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Relation of Operator Volume and Access Site to Short-Term Mortality in Radial Versus Femoral Access for Primary Percutaneous Coronary Intervention

      The relation between operator volume and mortality of primary percutaneous coronary intervention (PPCI) procedures for ST-elevation myocardial infarction has not been studied comprehensively. This study included patients who underwent PPCI between 2010 and 2017 in all nonfederal hospitals approved to perform PCI in New York State. We compared risk-adjusted in-hospital/30-day mortality for radial access (RA) and femoral access (FA) and the relation between risk-adjusted mortality and procedure volume for each access site. In 44,540 patients in the study period, the use of RA rose from 8% in 2,010% to 43% in 2017 (p <0.0001). There was no significant change in PPCI risk-adjusted mortality during the period (p=0.27 for trend). RA was associated with lower mortality when imposing operator exclusion criteria used in recent trials. There was a significant operator inverse volume-mortality relation for FA procedures but not for RA procedures. FA procedures performed by lower volume FA operators (lowest quartile) were associated with higher risk-adjusted mortality compared with RA procedures (3.71% vs 3.06%, p = 0.01) or compared with FA procedures performed by higher volume FA operators (3.71% vs 3.16%, p = 0.01).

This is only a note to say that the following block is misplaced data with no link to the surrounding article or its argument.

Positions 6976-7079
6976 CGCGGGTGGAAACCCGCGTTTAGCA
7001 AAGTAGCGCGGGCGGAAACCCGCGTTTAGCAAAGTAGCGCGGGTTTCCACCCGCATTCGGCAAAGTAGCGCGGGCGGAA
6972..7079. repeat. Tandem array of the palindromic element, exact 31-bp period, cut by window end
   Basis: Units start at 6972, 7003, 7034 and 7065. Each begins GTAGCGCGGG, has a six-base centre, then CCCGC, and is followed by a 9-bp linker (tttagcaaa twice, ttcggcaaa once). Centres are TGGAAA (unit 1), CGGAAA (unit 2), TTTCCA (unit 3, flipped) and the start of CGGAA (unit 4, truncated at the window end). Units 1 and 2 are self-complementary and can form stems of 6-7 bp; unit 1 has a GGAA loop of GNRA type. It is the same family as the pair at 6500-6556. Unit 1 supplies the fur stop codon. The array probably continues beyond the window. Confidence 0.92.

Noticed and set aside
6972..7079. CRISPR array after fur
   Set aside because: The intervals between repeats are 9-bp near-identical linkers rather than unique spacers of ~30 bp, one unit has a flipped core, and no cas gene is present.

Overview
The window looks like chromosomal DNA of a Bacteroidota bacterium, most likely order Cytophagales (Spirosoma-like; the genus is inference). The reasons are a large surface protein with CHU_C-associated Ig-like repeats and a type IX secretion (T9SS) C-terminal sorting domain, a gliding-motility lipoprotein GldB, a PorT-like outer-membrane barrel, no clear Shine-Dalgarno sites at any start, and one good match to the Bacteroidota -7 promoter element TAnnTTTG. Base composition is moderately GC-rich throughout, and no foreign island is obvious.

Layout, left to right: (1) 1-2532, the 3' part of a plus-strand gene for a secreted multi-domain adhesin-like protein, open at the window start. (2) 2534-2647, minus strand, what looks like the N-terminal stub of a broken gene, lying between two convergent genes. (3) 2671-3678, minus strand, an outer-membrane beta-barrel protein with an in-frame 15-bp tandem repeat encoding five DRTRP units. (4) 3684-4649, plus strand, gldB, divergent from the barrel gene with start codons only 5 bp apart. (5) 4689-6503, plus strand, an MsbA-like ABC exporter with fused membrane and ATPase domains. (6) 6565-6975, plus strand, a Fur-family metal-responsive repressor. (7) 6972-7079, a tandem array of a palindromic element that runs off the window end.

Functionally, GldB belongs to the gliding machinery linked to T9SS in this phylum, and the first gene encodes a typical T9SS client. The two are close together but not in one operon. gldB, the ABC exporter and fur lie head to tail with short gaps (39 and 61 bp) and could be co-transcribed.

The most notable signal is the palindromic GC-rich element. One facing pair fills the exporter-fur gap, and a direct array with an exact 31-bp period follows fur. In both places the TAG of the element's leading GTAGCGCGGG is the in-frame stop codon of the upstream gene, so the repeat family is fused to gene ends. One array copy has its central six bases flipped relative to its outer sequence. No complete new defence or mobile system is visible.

In conclusion, in patients with ST-elevation myocardial infarction referred for primary PCI in New York State, there was a significant uptake in the use of RA along with relatively constant in-hospital/30-day mortality. There was a significant inverse operator volume-mortality relation for FA procedures accompanied by higher mortality for FA procedures performed by low volume FA operators than for all other primary PCI procedures. In conclusion, this information underscores the need for operators to remain vigilant in maintaining FA skills and monitoring FA outcomes.
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